Joseph McGrath was tapped to direct. At this point, in addition to the Beatles’ promo films, he had directed the brilliant Peter Cook/Dudley Moore sketch comedy show Not Only…But Also, and had two unassuming romantic comedy films to his credit, the Dudley Moore vehicle 30 Is a Dangerous Age, Cynthia and Shirley MacClaine’s The Bliss of Mrs. Blossom. (He also directed Sellers’ segments of the 1967 James Bond pastiche Casino Royale, the nightmarish production details of which could fill its own book.) McGrath took elements of Southern’s screenplay(s) and the Cleese/Chapman draft, and mashed them up with his own contributions. The final screenwriting credit was “Terry Southern and Joseph McGrath” with “additional material” by John Cleese and Graham Chapman. At least they scored small parts in the final film. Southern was brought on board again for rewrites and a final polish as the film moved towards shooting. (He recalled the producers coming to him one night saying “We’ve got Raquel Welch!” Southern responded “I don’t have a part for Raquel Welch.” “Well, write one!” It was that kind of production.)
Sellers visits the Beatles on the “Get Back” set at Twickenham a few weeks before shooting on The Magic Christian begins
Ringo’s initial starting date on the film caused the Beatles’ famous “Get Back”/Let It Be sessions to be rushed through January of 1969, but his start ended up delayed by about a month. The Magic Christian filmed at Twickenham Studios and various locations around London and rural Surrey beginning in early February 1969 and running through early May. Most sources say that Ringo began his work on the film on March 1. Throughout production, Ringo still participated in a few Beatles recording sessions (Abbey Road was tentatively getting underway), which were usually at night. He missed the occasional daytime session. (Paul played drums on “The Ballad of John and Yoko,” recorded on the afternoon of April 14.)
Like Candy, The Magic Christian is basically a series of slightly surreal vignettes, laden with celebrity cameos. But unlike the colorful international flavor of Candy, The Magic Christian is very British, and set mostly in a cold, drab post-Swinging London with permanently gray skies. And unlike the swirling, LSD-drenched soundtrack of Candy, the music here consists of several wonderfully concise pop-rock nuggets by the band Badfinger, newly signed to Apple Records, and including the McCartney-penned Top Ten single “Come and Get It.” Badfinger’s debut album — Magic Christian Music — was also the official soundtrack to the film.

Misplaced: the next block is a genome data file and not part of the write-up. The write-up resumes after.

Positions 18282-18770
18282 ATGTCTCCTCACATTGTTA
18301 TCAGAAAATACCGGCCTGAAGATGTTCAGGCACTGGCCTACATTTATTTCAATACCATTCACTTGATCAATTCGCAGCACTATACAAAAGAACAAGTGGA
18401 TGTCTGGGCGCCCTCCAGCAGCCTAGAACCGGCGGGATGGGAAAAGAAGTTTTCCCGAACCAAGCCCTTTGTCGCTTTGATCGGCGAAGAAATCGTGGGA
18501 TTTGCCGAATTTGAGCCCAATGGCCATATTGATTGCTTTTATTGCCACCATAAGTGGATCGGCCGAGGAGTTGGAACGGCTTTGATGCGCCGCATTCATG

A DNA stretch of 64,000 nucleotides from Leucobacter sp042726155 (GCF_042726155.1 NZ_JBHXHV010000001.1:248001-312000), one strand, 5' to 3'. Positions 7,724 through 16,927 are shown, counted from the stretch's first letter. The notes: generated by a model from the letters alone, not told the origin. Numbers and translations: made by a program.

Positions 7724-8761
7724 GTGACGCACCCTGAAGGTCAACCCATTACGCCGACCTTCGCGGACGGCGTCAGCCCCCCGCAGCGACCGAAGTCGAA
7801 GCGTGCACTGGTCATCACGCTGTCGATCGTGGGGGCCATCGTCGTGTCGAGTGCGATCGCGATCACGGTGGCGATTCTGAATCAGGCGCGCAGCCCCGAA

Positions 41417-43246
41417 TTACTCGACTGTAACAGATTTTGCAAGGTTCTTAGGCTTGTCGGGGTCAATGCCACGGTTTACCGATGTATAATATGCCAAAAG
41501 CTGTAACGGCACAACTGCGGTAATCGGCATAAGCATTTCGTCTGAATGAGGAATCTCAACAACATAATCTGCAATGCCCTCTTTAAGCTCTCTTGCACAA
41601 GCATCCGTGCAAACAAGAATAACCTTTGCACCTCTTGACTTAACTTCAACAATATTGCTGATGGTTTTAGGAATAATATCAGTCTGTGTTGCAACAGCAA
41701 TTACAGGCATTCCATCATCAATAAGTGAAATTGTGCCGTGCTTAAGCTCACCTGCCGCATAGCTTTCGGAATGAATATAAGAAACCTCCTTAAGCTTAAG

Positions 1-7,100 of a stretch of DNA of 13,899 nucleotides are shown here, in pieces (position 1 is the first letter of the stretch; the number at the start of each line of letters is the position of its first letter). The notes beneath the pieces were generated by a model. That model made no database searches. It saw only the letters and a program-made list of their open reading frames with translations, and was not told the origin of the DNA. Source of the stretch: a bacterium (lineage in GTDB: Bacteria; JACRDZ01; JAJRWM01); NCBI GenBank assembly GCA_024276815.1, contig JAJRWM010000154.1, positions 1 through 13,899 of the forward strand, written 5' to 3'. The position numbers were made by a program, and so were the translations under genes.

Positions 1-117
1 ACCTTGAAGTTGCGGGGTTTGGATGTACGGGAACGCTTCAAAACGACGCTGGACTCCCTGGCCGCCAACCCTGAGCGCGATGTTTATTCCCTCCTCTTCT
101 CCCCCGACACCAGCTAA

THE MAGIC CHRISTIAN
Released: December 12, 1969
Director: Joseph McGrath
Producer: Denis O’Dell
Screenwriters: Terry Southern and Joseph McGrath, based on a novel by Terry Southern. Additional material by Graham Chapman, John Cleese, and Peter Sellers
Studio: Commonwealth United Entertainment
Cast: Peter Sellers, Ringo Starr, Isabel Jeans, Caroline Blakiston, Wilfrid Hyde-White, Leonard Frey, Richard Attenborough, Laurence Harvey, John Cleese, Patrick Cargill, Spike Milligan, Christopher Lee, Roman Polanski, Yul Brynner, Raquel Welch, Dennis Price, Graham Stark, Victor Maddern, Terence Alexander, Joan Benham, Tom Boyle, Peter Bayliss, Graham Chapman, Ferdy Mayne
The film follows the general outline of the novel. Immensely wealthy businessman Sir Guy Grand (Sellers), filled with ennui and bored with his conventional life, randomly adopts a homeless drifter whom he dubs “Youngman” (Ringo) as his legal son and sets out on a series of social experiments to find people’s “price.” This ranges from simply paying a policeman (Spike Milligan) to eat the parking ticket he was about to give him, to paying the Oxford rowing team (coached by Richard Attenborough and captained by Graham Chapman) to defeat Cambridge by blatantly ramming and sinking their boat, to paying a renowned Shakespearan actor (Laurence Harvey — pretty famous back then, almost forgotten now) to deliver a complete, full-frontal striptease while performing Hamlet in front of an appalled blue-blood audience.
Grand also uses his wealth not only to see what others will do for money, but to see what pointless nihilism he can get away with himself, such as buying a £30,000 portrait at a Sotheby’s auction, only to snip out the nose with a pair of scissors as the horrified curator (John Cleese) looks on. Through all of this he is accompanied by his adopted son, and occasionally by his clueless and painfully bourgeois sisters, Agnes and Esther (Isabel Jeans and Caroline Blakiston, later the original Mon Mothma!).
The film’s penultimate sequence takes place on board the luxury liner Magic Christian. Grand now has a captive set of stuffy, upper-class test subjects for his “lessons.” Stranger and stranger things begin to happen as the previously washed-out tone of the film starts to pulaste with color. The passengers are menaced by a vampire (Christopher Lee, sending up his role as Dracula in the long-running Hammer Films series), a lone drinker (Roman Polanski) is seduced by the lounge singer, who turns out to be Yul Brynner in pretty convincing drag, crooning the Noel Coward torch ballad “Mad About the Boy.”